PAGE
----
Google Music enters the fray
We have a new player on the digital music pitch. Google Music unveiled its wares yesterday as it crossed its fingers and hoped to win over users from the plethora of other download and streaming services already making merry – …
We have a new player on the digital music pitch. Google Music unveiled its wares yesterday as it crossed its fingers and hoped to win over users from the plethora of other download and streaming services already making merry – and money – in the market.
Currently only available in the United States (it will probably reach Ireland at the end of the decade if the previous long delays encountered with the iTunes store and Spotify are any guide), Google Music offers streaming, a music store and – natch – social media. Users can upload up to 20,000 tunes to the Google Music cloud and stream them to all their devices from there. The Google Music store, which has been incorporated into the Android app market, already has a couple of million tracks thanks to deals with Universal, Sony and EMI, the Merlin indie network and a number of independent distributors. There’s also couple of exclusive live EPs and albums from The Rolling Stones, Pearl Jam, Dave Mathews Band and Coldplay to mark the launch if you’re into that sort of thing.
For acts, there’s the opportunity to set up bespoke pages using the Google Music Artist Hub (there is an one-off $25 registration fee) and upload, stream, sell direct to fans and set the price while they’re at it, with 70 per cent of each sale going to the artist. And if you’re on Google+ (hands up if you are please, because it doesn’t currently seem to have much traction from where I’m sitting), you can share purchased songs with friends who are also on that social network.
Google Music is entering a crowded, diverse market. While they have the big advantage of name recognition from the gargantuan Google machine, they are playing catch-up from the start not just against the big guns like Apple and Amazon but also other services like Spotify, Pandora, (the slightly maverick) Grooveshark and hundreds of others. But just as there were once hundreds and thousands of High Street record shops, it’s inevitable that we’ll have more online outlets too.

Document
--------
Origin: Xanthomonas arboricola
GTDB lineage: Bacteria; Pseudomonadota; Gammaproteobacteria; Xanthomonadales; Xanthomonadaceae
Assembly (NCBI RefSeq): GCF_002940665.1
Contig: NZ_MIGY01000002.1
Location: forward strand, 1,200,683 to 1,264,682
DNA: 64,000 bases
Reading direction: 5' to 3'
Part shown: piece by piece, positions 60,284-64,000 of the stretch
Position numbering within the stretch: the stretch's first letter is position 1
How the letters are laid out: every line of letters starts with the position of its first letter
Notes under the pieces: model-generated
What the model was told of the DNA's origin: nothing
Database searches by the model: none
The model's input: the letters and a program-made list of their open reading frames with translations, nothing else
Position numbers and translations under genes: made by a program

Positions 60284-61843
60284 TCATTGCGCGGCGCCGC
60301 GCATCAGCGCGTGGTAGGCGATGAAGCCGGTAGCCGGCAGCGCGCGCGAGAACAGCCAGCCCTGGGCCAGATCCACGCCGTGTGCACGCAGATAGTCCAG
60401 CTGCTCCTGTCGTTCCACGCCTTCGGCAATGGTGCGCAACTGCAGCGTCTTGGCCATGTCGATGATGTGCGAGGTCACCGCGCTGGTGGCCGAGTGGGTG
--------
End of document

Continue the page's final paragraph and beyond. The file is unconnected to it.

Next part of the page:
It means another channel for artists to exploit and try to make some cash from, so it will be telling to see if it becomes a big revenue source for acts, especially those disgruntled with what’s on offer from other services. Given the disquiet many are showing about the cash they’re getting from Spotify, for instance, (over 200 techno, dubstep, grime and electronic music labels distributed by STHoldings quit the streaming service yesterday citing “poor revenues” and a “detrimental affect on sales”), Google Music gives them the chance to set their own prices.
However, it also means that the consumer will now have the chance to choose between players like the market leader iTunes, the upstart with the big mo Spotify and the new kid on the block. While labels might feel that they’re not getting enough cash from Spotify compared to what they get from paid-for downloads or used to from physical sales, this is now the way of the walk and, as we know, there’s no going back to how things were. Now, it’s the customer who is king and who has an a la carte menu of music services to choose from. Expect surveys in about six months’ time about why punters are going with one service over the other and keep a look out for whether price or ease-of-use is the bigger consideration.